The mission at Shanghai suffered greatly for want of means daring the period of oar civil war, from 1860 to 1865, and the missionaries throughout China had to turn their attention to secular labor for a support. Dr. Yates, judiciously using some money left by him on interest in New York, largely aided in sustaining the Baptist missionaries in China during these years. He also built a chapel at an outlay of $3,000 and presented it to the mission, and afterwards a parsonage for the native preacher Wong, of which he made similar disposition.

      In 1861, Dr. Yates wrote his friends: "The troops are still here, and we can expect to do but little for the next two or

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three years. Eighty thousand people have destroyed their own lives, thinking the rebels mast be monsters because they have dared to treat the gods with such contempt and violence." It must be remembered the revolutionists were unrestrained iconoclasts and because of this, perhaps more than any other feature, were terrifying to a large proportion of the population.

      When at last, in July 1864, the Long Hairs were overthrown, and their capital Nanking capitulated, Dr. Yates wrote: "Thus was crushed out by foreign aid a rebellion which in its beginning promised so much for Christian civilization and the friendly intercourse of foreign nations with all parts of the empire."

      For a period of almost seven years, '69-'75, Dr. Yates suffered with a disease of the vocal organs that almost deprived him of his voice, and for which he sought relief in travel, visiting Manchuria and America.

      While absent from the mission, in 1869, the native preacher, Mr. Wong, had charge, and aided by Mrs. Yates built up the little church. Who can estimate the toil and prayer, care, and weeping of such an undertaking?

      In view of all the bearings in the case, with which Dr. Yates was thoroughly familiar, he gives this testimony: "It does seem as if the process of converting the Chinaman—of bringing him to the point of clearly apprehending and appreciating the love of God in Christ Jesus—is a long one." And Dr. Crawford believes that Christendom will yet learn that a great heathen nation is not easily converted to Christ, and will be the better for the lesson."

      Dr. Yates came a second time to America by the overland route, in 1871, his voice having been lost to a mere whisper. He was greatly benefited, but the same trouble overtaking him in 1873, and not wishing to be a charge to any one, he accepted the position of Vice Consul at Shanghai and Chinese Intepreter for the United States. From the profits of these secular offices he built the chapel and parsonage for the Mission.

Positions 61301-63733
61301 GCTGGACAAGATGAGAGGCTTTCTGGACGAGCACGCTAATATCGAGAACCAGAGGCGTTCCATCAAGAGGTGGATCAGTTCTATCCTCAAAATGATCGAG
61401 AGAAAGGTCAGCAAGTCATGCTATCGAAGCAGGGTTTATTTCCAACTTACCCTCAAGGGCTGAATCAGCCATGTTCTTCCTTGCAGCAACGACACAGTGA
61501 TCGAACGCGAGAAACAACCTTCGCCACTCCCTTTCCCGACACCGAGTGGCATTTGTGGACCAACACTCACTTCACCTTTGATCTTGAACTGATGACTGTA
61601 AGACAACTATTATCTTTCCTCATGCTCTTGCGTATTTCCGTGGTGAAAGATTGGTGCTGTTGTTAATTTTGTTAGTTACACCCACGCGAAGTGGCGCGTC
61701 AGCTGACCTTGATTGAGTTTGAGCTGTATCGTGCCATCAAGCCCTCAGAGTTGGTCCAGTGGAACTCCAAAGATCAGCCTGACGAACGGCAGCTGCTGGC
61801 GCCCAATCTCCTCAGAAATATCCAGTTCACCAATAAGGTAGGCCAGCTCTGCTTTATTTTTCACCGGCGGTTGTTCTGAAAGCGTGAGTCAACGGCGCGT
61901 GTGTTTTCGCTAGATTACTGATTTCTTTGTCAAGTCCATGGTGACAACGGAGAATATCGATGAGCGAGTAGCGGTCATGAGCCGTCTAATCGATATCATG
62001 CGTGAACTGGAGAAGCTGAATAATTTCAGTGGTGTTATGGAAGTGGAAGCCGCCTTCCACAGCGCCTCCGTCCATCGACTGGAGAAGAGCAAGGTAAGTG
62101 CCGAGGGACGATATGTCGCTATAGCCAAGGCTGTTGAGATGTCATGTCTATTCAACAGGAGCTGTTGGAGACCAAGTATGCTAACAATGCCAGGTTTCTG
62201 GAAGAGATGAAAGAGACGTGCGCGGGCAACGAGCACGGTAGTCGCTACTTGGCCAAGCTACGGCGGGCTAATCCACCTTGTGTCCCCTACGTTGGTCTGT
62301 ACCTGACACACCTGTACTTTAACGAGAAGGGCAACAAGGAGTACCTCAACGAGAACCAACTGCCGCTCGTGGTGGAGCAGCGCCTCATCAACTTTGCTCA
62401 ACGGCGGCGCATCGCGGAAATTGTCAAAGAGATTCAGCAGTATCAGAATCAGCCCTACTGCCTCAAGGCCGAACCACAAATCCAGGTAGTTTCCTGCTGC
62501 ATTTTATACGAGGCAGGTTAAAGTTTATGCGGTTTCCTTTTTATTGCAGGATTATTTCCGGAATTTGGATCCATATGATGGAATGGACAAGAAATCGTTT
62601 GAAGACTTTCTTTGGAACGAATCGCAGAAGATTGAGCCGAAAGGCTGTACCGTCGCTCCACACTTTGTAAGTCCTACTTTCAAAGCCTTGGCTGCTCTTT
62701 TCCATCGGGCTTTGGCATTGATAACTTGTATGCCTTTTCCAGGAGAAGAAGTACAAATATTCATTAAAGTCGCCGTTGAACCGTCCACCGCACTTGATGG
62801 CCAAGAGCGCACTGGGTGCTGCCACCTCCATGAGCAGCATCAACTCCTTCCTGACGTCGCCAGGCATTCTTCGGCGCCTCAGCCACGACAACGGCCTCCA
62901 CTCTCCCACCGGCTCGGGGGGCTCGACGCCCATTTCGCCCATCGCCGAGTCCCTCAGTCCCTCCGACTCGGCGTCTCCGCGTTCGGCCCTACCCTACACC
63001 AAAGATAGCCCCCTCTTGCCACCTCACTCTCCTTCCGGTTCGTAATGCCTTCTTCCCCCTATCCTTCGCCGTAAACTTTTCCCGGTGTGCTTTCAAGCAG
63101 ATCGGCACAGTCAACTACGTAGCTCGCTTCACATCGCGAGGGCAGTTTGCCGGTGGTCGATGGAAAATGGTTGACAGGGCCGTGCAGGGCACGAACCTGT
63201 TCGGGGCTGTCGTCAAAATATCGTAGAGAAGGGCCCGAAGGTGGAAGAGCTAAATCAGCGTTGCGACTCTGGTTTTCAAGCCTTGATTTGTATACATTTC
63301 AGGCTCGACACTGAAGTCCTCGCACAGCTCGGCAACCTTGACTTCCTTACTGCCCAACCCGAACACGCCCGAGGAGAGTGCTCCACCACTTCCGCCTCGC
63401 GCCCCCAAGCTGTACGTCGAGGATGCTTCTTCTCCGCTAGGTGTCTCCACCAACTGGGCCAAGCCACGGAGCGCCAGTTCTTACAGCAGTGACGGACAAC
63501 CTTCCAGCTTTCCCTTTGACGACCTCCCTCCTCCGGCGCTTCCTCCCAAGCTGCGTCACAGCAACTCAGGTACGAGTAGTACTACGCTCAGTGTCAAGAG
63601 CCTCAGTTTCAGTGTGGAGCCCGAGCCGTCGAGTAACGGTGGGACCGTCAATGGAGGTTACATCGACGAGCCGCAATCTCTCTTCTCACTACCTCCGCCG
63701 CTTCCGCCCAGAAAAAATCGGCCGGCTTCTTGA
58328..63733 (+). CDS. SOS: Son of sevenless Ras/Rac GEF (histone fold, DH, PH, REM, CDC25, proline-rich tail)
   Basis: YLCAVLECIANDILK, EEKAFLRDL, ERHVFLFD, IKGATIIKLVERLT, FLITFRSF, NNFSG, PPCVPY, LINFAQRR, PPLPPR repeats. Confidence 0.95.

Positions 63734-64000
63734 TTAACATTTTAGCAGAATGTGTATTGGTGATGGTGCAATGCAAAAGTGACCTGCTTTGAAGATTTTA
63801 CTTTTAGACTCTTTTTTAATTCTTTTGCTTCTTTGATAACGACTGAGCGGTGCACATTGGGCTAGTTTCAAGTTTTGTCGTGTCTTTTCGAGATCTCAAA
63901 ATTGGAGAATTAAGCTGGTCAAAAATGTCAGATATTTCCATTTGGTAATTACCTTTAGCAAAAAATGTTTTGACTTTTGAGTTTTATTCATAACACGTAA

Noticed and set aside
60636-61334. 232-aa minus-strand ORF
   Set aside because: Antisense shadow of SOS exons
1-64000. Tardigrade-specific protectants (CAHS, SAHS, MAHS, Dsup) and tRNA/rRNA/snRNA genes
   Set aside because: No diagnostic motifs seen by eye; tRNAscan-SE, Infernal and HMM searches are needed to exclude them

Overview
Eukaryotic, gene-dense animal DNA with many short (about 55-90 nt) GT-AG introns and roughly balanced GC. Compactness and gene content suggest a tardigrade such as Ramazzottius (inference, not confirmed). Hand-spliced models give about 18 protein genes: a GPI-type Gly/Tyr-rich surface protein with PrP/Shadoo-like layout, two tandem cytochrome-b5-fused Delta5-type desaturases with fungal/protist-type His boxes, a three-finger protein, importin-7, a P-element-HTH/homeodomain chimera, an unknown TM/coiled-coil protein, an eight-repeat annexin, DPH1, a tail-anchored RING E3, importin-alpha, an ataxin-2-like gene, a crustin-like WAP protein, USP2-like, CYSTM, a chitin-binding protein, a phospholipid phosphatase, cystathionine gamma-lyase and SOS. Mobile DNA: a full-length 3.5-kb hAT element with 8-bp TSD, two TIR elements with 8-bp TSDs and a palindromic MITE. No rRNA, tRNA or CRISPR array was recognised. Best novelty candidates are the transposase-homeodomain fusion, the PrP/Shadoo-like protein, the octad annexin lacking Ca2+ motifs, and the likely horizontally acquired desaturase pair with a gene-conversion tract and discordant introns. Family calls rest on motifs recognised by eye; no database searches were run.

When in 1876 he was tendered the office of Consul General he refused it, preferring to preach the Gospel to any worldly position, however crowned with honor and emoluments.

      Finding no Scriptures in the vernacular of the people to whom he had gone, he translated the New Testament into the dialect of the forty millions of people of "that plain."

      What encouraging testimony is this, written by himself, Sept. 12,1877: "This is the thirtieth anniversary of our arrival at Shanghai. At first our way was in the dark, but every successive

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decade has shown marked progress in our work. To-day the missionary influence in China is a mighty power. The leaven of Divine Truth has been deposited in this mass of error and corruption, and its irresistible force is beginning to be realized far and wide. The Bible has been translated into the literary (dead) language of the open country, and rendered into the spoken language or dialects of many localities. Places of worship have been secured; churches of living witnesses have been established. Tens of thousands have been convinced of the truth of the gospel who have not had the moral courage to make a public profession of their faith in Christ. Thirty years ago when the prospect was so dark, and the darkness seemed so impenetrable, I could have compromised for what I now behold as my life work. Now my demand would be nothing less than a complete surrender. I am in dead earnest about this matter, for I fully realize that God is in Christ reconciling the world unto Himself, and has committed unto us the work of reconciliation and commanded us to make it known to all nations. I not only do not regret devoting my life to the mission work, but I rejoice that He counted me worthy to be His ambassador to the greatest empire on the globe. Now my one desire is that He will give me wisdom to do His will and prove a faithful steward. The Lord be praised for all His goodness and mercy to us in our hours of darkest affliction." He sowed in tears and reaped in joy, and his work done he has gone up to his reward, having departed from us March 17th. Of his last moments we know nothing, but feel assured his end was glorious as his life was consecrated. He was born in North Carolina, January 8, 1819; professed Christ, October, 1836; was graduated from Wake Forest College, June, 1846; was appointed a missionary, August 3, 1846; married Miss Eliza Moring, of North Carolina, September 27th of the same year; sailed for China, March 15, 1847, and arrived at Shanghai, September 25, 1847.

[From S. H. Ford, editor, Christian Repository, 1888, pp. 385-389. Scanned and formatted by Jim Duvall.]